A stylistic term describing a perceived lack of residual sugar (the amount of fruit sugar left after fermentation) in the wine. Note that it is easy to confuse residual sugar (how ‘sweet’ or ‘dry’ the wine is) with fruit richness and intensity. A new world Riesling for example may have incredible fruit richness in the mouth, but have a residual sugar level of less than 1 gram – making it a dry wine.


The most essential part of winemaking – turning the grape juices into wine! This happens when the yeast (natural or controlled) breaks down the sugars, converting them into alcohol and carbon dioxide. Fermentation ceases when the yeast has consumed all the sugar. Winemakers may decide, for reasons of style, to arrest the fermentation before this happens.


Removing of substances that might cause hazing after bottling, using a variety of fining agents.


The taste, aroma and impression that one is left with after the wine has been swallowed, which incorporates fruit, acidity, secondary aromas and length. Generally, older vines allow greater potential for developing a more pleasurable finish in the wine.


Usually in autumn (in whichever hemisphere you are in) when the grapes are picked and the winemaking process begins. A word of advice; do not call the winemaker during this time to ask for a tasting and tour of the property….


Also called Eiswein. A sweet wine created when the grapes are left on the vine until they are frozen. They are then hand-picked and pressed while frozen, and the frozen (very concentrated) juice is then fermented and aged. The resultant wine is high in residual sugar, and normally has good acidity too, allowing the wine to be perceived as fresh or refreshing.


The sediment formed from the dead yeast after fermentation is complete.


How long the wines flavours stay in the mouth after swallowing. When balanced and pleasurable this is often, but not always, an indication of quality.

Liqueur Wines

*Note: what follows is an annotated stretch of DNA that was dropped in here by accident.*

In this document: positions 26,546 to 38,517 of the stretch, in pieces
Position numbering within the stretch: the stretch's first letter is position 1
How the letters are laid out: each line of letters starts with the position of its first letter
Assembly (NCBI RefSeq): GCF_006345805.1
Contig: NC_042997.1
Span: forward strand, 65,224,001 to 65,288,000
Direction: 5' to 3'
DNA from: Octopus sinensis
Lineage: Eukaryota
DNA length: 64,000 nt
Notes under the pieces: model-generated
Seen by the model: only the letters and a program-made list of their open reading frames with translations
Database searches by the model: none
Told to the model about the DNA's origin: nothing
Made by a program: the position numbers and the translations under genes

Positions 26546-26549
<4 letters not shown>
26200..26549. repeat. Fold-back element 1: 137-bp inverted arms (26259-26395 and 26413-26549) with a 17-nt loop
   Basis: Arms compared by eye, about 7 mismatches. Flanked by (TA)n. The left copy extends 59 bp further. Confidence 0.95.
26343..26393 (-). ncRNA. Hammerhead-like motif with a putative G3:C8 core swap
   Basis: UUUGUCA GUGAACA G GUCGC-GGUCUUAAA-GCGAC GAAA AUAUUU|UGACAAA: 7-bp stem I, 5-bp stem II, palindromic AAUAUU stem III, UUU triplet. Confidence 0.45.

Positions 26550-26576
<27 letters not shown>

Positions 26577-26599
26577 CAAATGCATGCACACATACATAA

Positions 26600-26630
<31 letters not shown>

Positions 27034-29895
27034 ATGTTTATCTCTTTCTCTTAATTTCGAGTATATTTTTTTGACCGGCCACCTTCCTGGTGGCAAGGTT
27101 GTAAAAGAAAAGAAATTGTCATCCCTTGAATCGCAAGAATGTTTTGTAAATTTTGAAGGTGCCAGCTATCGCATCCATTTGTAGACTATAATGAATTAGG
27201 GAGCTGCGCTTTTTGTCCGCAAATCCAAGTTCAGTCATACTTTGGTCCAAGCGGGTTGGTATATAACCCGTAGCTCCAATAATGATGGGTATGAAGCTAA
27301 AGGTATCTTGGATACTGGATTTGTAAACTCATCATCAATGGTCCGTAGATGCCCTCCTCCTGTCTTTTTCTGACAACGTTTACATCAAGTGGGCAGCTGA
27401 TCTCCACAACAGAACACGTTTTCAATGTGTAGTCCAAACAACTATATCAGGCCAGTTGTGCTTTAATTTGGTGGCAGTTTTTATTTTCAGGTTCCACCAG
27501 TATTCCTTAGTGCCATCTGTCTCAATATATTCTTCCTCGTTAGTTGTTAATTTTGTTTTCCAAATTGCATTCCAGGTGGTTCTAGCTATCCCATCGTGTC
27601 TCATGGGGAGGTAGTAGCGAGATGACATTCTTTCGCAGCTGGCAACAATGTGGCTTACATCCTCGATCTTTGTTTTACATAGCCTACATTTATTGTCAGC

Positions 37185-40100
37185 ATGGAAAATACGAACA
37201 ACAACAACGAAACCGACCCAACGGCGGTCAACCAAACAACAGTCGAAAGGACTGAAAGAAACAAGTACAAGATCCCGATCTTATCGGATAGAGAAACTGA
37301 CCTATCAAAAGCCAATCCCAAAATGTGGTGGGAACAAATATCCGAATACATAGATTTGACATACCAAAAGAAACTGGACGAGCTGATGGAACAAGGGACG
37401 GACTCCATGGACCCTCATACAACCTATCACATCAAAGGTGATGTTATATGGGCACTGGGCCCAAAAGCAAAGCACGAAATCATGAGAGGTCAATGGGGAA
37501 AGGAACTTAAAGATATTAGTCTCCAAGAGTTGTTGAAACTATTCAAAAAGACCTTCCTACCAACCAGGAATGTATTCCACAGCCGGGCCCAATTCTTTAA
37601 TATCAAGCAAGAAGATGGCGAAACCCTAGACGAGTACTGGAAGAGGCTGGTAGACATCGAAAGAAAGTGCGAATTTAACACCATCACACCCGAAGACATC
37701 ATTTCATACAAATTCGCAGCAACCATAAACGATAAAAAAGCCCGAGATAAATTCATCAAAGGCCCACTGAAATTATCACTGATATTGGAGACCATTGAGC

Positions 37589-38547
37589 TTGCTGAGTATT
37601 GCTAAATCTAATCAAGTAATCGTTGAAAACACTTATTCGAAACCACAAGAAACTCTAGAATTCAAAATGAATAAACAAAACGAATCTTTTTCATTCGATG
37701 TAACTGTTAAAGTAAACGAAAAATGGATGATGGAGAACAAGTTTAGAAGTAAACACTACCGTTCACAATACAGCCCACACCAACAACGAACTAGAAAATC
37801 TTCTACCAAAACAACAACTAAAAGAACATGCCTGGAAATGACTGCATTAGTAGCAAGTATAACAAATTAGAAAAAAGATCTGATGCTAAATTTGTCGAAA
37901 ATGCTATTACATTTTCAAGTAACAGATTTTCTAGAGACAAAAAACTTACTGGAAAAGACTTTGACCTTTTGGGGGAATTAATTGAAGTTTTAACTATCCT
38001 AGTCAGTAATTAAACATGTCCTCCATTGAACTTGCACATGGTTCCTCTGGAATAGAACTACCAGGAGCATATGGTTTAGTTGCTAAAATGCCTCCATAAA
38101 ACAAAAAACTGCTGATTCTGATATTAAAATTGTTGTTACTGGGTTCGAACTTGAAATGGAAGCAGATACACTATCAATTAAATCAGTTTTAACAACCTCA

Grape spirit (aka brandy) has been added to the wine at some point in the production creating a fortified wine. The result is a wine with more alcohol, sometimes up to 20%; examples are port or sherry.


The ageing period in which wines are allowed to rest in either stainless steel or oak casks, until they have evolved and are ready for bottling.


A measure of the exuberance and fine-nature of the bubbles in a sip of Champagne. There are around 250 million bubbles in a bottle of Champagne. Yes, really.


The aroma of the wine. When examining the nose of a wine, one technique is to sniff (or ‘nose’) the glass without agitating it to see what the wine is showing to you. Then swirl the wine in the glass and re-nose the wine – more intense aromas should be present. This is sometimes a measure of how ‘tight’ the wine is and can sometimes enable you to make judgements on its likely lifecycle.


The wine has been exposed to too much air and has degraded such that acetic acid (vinegar) has developed. Whites can usually be spotted since they look dark or taste like old fruit, while reds might taste stale, vinegary or flat.


Dependent upon its usage: on one hand (‘this wine’s palate’) referring to how the wine presents itself, on the other (‘on the palate/ on my palate’) referring to how a person perceives the wine in the mouth.


Transferring new wines from the fermentation vessel to a clean vessel in an effort to clear the fermentation sediment, or lees.

Red Wines